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No they will not reduce onboard prices of drinks, speciality restaurants or anything else onboard but us as the consumer we can reduce our purchases of such items. When you take into account the very poor £ to $ exchange rate currently which makes for UK cruisers onboard Cunard drinks, restaurants and items in the shops very expensive. On our last cruise on QE there was no atmosphere around the ship after dinner as majority of bars excluding Queens Room and even though it was busy in there not all were ordering drinks.It will certainly make a difference to me on our roundtrip TA on November and we will be purchasing nowhere near as many drinks as we normally do when we are on a cruise. 

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6 hours ago, Yoshikitty said:

Not sure if Cunard has ever charged in GBP, but they belong to Carnival (US), they compete with mainly US based cruiselines, they charge you onboard in US$ so a drop because the GBP went weaker (or any other currency) will not happen.

 

 

They sometimes had on-board prices in £ but that was a long time ago on the QE2 when Cunard was a British company.  But even then the prices were sometimes in U.S.$. 

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We first cruised with Cunard on QE2 in 1997 and it was US$ for onboard prices and to my knowledge all Cunard ships have been the same since.

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4 hours ago, majortom10 said:

We first cruised with Cunard on QE2 in 1997 and it was US$ for onboard prices and to my knowledge all Cunard ships have been the same since.

 

The onboard prices were still in GBP in the early 2000s onboard the Caronia.

And service was included, no 15% added ...

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1 hour ago, carlmm said:

 

The onboard prices were still in GBP in the early 2000s onboard the Caronia.

And service was included, no 15% added ...

Carl, are you sure it was Caronia? I am under the impression that Caronia was withdrawn from service in 1967. I am confused. Can someone help me here?

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22 hours ago, majortom10 said:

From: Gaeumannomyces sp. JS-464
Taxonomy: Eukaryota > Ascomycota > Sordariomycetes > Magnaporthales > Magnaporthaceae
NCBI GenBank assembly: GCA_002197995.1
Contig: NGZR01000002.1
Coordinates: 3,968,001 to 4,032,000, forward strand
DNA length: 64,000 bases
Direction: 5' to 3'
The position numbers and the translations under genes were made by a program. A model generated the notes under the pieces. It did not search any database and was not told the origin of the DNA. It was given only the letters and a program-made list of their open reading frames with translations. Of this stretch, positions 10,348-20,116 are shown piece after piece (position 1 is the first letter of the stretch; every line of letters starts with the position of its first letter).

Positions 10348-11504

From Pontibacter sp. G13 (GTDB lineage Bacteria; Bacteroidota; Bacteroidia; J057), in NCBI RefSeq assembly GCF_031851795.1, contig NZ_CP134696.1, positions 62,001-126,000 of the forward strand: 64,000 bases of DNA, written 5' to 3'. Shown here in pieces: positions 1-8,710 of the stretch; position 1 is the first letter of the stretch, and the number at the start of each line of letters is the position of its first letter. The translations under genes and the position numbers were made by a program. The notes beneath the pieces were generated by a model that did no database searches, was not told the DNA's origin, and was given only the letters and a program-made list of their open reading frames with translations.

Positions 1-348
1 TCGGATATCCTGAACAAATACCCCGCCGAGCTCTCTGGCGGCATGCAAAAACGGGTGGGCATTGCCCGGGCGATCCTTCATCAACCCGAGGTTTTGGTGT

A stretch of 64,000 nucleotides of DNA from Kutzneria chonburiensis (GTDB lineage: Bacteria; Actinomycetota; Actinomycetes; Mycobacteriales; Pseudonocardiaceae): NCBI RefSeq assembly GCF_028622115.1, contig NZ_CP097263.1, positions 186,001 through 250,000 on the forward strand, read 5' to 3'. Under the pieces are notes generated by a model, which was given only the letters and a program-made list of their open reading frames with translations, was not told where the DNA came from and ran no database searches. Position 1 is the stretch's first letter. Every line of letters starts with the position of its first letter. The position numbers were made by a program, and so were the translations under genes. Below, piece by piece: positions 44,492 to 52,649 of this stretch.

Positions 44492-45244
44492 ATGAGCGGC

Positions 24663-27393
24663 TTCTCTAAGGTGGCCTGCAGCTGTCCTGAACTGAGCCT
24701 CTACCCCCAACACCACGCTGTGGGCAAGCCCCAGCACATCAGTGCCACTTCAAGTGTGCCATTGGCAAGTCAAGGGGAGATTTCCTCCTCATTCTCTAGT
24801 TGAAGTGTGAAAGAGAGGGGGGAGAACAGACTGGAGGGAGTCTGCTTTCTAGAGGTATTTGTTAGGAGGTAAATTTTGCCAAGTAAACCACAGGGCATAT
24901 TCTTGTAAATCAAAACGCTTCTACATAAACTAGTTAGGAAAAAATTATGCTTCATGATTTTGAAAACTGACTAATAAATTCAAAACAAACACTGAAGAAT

On our last cruise on QE there was no atmosphere around the ship after dinner as majority of bars excluding Queens Room and even though it was busy in there not all were ordering drinks.It will certainly make a difference to me on our roundtrip TA on November and we will be purchasing nowhere near as many drinks as we normally do when we are on a cruise. 

 

Two years ago on the QV, on a couple of nights we actually found ourselves being the only 4 in the Commodore lounge at around 20:30 or so. We were on early sitting so we then went to the Commodore afterwards and at around 20:30 those that were there then left for second sitting. I can distinctly recall suddenly noticing there  was no one else in the place.

 

And as you say,  Cunard will not reduce their prices because they are selling say a drink for $10 (or whatever) so they want $10. If that costs you more pounds then that's not their problem.  To be fair, why would they ?

 

The trouble is, about 2 years ago the pound fell against the dollar and at the same time they whacked up the price of drinks, so hence that time we in the UK got hit twice.

 

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41 minutes ago, Host Hattie said:

The Vistafjord sailed as Caronia from 1999 to 2004.

Thank you Hattie. 

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1 hour ago, Host Hattie said:

The Vistafjord sailed as Caronia from 1999 to 2004.

Then went on to become Saga Ruby and has since been sold to be a floating hotel but never happened and went for scrap. We went on Caronia on one of her last cruises when she was actually owned by Saga and leased back to Cunard to fulfill her sold cruises.

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Cunard would only reduce drinks prices if they found that high drinks prices were harming profits in some way (fewer customers and/or selling fewer drinks) and the cost of offering promotions to attract people on board was more than the cost of reducing drink prices. If the ships are sailing full and their drinks revenue is acceptable to them then they won't make any changes.

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I do not think it would be a reasonable business decision to change prices based on the fluctuations in international currency exchange.  I imagine a large number of passengers would be quite upset, on both sides of the Atlantic, if prices had been raised to account for the strong pound in 2007 and 2008.